Youth Sports Alliance offers new program for Treasure Mountain students
Officials say participation in extracurricular activities teaches teamwork
August 29, 2017
When the Youth Sports Alliance unveiled a new program last year aimed at getting middle school students involved in sports and other activities, there was just one problem.
Eighth-graders were left out. The program, called ACTiV8, was for grades six and seven at Ecker Hill Middle School, and meanwhile, ninth-graders at Treasure Mountain Junior High School are eligible to participate in extracurricular activities through the high school.
"(Eighth grade) was kind of like the middle child," said Heather Sims, director of youth programs for the Youth Sports Alliance. "It was like, 'Wait, we've kind of forgotten about eighth grade here.'"
Sims helped cook up a remedy. The Youth Sports Alliance this school year is expanding ACTiV8 to Treasure Mountain, giving both eighth- and ninth-graders access to activities like mountain biking, rowing and disc golf.
The Youth Sports Alliance has long offered sports opportunities to elementary students in Park City through its popular Get Out & Play program. But after learning that many Ecker Hill students take buses to hang out in Redstone after early release from school on Fridays, Sims wanted to provide them with a more productive — and supervised — way to spend their time.
"At that middle school age, it's a fine line between being good kids and taking the wrong path," she said.
Recommended Stories For You
From that, ACTiV8 was born. Sims' first step was to call on the area's businesses and nonprofits. They were enthusiastic about the idea, pledged to pitch in and were ultimately a major reason the program was successful in its inaugural year at Ecker Hill.
"Every single one of them said they would help," she said. "I think they wanted to put something on, but they didn't really know how to go about it."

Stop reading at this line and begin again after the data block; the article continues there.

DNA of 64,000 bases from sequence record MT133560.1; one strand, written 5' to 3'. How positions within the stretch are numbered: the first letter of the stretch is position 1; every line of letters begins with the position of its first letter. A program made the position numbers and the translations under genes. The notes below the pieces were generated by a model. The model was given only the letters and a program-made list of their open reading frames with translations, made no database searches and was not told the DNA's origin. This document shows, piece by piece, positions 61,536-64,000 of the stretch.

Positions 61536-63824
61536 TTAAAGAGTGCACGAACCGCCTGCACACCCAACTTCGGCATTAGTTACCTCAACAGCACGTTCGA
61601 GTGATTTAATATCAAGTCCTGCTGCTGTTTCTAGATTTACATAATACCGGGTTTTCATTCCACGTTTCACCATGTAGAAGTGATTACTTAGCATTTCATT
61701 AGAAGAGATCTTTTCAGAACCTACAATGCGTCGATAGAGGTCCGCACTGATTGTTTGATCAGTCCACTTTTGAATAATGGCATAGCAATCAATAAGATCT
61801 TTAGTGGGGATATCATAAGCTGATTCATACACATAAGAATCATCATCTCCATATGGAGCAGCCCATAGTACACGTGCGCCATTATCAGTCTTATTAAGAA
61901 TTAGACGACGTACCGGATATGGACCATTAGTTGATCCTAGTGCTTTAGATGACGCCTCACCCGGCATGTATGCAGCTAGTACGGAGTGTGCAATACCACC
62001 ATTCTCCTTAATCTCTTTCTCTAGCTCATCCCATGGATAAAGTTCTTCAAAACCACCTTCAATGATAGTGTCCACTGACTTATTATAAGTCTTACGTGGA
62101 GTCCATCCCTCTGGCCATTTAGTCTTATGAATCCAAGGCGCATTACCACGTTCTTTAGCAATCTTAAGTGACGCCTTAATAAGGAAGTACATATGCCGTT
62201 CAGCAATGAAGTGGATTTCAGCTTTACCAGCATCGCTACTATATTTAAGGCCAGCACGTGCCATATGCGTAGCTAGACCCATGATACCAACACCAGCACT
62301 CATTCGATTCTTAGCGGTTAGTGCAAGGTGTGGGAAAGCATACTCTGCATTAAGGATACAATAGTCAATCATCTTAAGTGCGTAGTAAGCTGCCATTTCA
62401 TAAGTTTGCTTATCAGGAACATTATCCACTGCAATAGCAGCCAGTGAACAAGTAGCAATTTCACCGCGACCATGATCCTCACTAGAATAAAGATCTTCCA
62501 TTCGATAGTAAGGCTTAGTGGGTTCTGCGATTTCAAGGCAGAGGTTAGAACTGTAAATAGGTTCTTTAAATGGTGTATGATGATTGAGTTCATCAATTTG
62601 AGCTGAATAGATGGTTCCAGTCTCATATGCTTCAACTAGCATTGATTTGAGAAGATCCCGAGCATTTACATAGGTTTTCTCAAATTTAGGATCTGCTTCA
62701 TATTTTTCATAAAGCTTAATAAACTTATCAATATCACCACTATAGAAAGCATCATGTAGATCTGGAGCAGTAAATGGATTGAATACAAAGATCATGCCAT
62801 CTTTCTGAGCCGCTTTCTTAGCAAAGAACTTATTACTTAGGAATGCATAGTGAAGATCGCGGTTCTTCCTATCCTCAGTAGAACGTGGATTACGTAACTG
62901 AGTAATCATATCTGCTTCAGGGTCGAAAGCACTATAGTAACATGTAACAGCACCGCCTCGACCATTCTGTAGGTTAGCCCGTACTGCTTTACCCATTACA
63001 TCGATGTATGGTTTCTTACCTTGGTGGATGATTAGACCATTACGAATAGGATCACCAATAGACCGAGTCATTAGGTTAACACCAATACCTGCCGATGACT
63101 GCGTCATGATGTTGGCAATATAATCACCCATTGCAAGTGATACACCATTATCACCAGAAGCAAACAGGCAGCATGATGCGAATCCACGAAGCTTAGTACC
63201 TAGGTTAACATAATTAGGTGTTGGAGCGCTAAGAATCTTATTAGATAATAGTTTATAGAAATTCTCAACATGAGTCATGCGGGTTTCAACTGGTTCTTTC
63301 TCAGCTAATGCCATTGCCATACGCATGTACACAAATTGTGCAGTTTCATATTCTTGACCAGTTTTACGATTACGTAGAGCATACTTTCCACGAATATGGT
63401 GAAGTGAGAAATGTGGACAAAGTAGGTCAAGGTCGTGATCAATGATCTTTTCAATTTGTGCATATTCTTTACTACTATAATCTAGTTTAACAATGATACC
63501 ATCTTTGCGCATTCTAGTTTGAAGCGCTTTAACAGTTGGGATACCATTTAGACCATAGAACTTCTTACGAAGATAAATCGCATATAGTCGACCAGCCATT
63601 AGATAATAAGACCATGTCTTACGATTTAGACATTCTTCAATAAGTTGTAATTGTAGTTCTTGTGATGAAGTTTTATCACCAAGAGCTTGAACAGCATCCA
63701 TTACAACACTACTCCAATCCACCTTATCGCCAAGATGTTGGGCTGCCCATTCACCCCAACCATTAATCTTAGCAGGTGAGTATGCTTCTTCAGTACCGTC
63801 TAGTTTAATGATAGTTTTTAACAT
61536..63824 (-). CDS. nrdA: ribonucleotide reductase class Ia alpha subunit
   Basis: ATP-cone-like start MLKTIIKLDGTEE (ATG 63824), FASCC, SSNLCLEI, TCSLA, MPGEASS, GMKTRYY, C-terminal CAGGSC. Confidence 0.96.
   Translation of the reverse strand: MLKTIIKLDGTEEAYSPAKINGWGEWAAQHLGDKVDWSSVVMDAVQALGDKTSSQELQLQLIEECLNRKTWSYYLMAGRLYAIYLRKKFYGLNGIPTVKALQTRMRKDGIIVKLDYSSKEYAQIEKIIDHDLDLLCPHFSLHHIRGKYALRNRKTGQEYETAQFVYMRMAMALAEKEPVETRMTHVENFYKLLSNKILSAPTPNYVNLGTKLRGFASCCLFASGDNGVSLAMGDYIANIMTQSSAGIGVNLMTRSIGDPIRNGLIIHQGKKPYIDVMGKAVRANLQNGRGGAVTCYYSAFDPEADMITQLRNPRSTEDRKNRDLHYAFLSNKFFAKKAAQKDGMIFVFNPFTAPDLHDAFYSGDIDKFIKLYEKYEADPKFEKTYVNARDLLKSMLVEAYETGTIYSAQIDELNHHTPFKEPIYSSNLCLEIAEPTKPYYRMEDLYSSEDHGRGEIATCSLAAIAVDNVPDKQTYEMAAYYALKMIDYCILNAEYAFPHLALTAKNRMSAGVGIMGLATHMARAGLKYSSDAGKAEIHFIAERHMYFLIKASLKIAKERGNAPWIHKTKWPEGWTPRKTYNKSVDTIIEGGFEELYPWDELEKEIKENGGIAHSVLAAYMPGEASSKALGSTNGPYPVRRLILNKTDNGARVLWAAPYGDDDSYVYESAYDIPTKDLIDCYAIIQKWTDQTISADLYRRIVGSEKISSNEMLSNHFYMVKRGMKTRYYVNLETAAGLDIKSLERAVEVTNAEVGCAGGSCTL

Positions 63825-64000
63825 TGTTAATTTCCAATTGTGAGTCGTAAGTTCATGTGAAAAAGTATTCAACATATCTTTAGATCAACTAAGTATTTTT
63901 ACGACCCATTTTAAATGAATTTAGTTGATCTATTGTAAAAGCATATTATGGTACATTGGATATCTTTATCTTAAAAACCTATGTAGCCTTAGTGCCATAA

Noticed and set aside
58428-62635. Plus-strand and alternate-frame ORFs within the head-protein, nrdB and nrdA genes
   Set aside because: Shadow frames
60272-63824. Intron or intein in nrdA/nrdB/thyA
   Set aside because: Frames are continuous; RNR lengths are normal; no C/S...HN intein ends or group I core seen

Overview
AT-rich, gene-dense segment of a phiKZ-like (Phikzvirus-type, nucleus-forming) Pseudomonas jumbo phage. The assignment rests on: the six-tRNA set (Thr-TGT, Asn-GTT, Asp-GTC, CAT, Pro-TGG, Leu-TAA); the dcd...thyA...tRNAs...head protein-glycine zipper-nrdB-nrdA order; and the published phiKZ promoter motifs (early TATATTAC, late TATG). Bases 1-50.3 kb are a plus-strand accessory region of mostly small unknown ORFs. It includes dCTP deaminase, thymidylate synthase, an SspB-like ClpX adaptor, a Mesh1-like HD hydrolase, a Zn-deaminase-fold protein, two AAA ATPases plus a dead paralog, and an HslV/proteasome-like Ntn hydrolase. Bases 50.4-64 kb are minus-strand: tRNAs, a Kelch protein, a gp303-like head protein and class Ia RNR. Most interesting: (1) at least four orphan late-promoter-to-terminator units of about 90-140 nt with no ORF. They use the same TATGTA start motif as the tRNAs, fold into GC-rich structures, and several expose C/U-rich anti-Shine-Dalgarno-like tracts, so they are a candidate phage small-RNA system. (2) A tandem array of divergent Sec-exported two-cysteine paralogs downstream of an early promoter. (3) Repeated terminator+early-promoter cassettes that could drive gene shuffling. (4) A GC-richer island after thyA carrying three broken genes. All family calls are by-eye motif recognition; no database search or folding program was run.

The organizations have once again offered their backing for the expansion to Treasure Mountain, Sims said. However, the list of activities that will be available comes from the students, who selected the kinds of things they're interested in pursuing. There will plenty of athletic endeavors, but offerings like photography for students who want to participate but don't necessarily enjoy sports will also be included.
Amy Jenkins, assistant principal at Treasure Mountain, said giving students the control to pick the offerings increases participation.
"If you somehow present it as their idea, they'll come in droves," she said. "But as soon as you say, 'Hey, I've got this great idea,' they run the other direction."
She added that taking part in extracurricular activities is a great way for students to learn skills they'll carry through life and also help them become well balanced and happy.
"It teaches teamwork, it teaches collaboration," she said. "And it keeps kids in a structured environment so they're making good decisions. I think what we see about the physical activities, and even some of the creative ones, is that it's stress relief. It's a fun way to kind of let down and enjoy doing something."
Sims said that the Youth Sports Alliance is happy to play a leading role in providing students with those kinds of opportunities.
"Without a doubt, there's a need as a community," she said. "This is the age where it's critical to get the kids involved in activities. There are obviously a lot of kids involved in ski programs, but there are a lot of kids who don't have anything."
For more information about ACTiV8, visit the Youth Sports Alliance website, ysaparkcity.org. Programs begin Sept. 18 at Treasure Mountain and will run throughout the school year. Scholarships are available for students whose families can't afford to participate.
Trending In: Education
- Park City police blotter: Dog barks ‘24/7’
- Sheriff’s Report: Man leads deputies on foot pursuit in Kimball Junction
- Park City police arrest man, saying he took SUV, drove around lot
- Romney skipped Kamas event, but Abraham Lincoln lookalike didn’t
- More than 350 pounds of marijuana seized in Summit County